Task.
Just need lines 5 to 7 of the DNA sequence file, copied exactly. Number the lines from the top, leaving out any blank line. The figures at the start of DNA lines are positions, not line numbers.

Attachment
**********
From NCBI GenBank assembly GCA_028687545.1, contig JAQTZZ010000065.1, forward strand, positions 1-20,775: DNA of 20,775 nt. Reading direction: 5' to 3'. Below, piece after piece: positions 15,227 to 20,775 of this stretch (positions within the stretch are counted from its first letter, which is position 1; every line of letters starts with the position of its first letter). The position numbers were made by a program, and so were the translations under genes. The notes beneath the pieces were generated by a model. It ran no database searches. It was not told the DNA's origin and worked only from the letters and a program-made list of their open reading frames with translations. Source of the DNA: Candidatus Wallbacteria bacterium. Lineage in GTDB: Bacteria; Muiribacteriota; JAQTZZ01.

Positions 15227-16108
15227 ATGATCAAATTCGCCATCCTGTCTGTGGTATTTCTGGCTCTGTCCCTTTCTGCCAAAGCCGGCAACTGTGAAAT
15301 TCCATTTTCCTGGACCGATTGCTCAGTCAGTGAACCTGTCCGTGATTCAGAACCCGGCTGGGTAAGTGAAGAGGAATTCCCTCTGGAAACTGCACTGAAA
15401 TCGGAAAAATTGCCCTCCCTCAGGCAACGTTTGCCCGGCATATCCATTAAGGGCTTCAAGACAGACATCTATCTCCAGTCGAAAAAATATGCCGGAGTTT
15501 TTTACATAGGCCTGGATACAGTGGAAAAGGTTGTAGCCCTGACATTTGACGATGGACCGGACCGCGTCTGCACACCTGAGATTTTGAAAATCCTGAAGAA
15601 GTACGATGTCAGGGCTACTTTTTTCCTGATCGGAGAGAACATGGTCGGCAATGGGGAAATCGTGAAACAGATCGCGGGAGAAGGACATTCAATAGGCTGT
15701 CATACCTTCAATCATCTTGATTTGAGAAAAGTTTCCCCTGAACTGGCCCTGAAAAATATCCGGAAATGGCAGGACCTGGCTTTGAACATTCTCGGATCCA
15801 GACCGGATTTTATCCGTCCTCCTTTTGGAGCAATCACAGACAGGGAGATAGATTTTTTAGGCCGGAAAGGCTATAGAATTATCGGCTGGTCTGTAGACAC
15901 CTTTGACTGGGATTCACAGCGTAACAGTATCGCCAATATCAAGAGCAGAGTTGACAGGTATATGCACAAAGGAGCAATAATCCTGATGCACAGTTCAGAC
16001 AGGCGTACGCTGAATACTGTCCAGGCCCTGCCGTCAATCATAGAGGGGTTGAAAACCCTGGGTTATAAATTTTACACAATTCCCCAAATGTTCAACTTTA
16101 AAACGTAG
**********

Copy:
15401 TCGGAAAAATTGCCCTCCCTCAGGCAACGTTTGCCCGGCATATCCATTAAGGGCTTCAAGACAGACATCTATCTCCAGTCGAAAAAATATGCCGGAGTTT
15501 TTTACATAGGCCTGGATACAGTGGAAAAGGTTGTAGCCCTGACATTTGACGATGGACCGGACCGCGTCTGCACACCTGAGATTTTGAAAATCCTGAAGAA
15601 GTACGATGTCAGGGCTACTTTTTTCCTGATCGGAGAGAACATGGTCGGCAATGGGGAAATCGTGAAACAGATCGCGGGAGAAGGACATTCAATAGGCTGT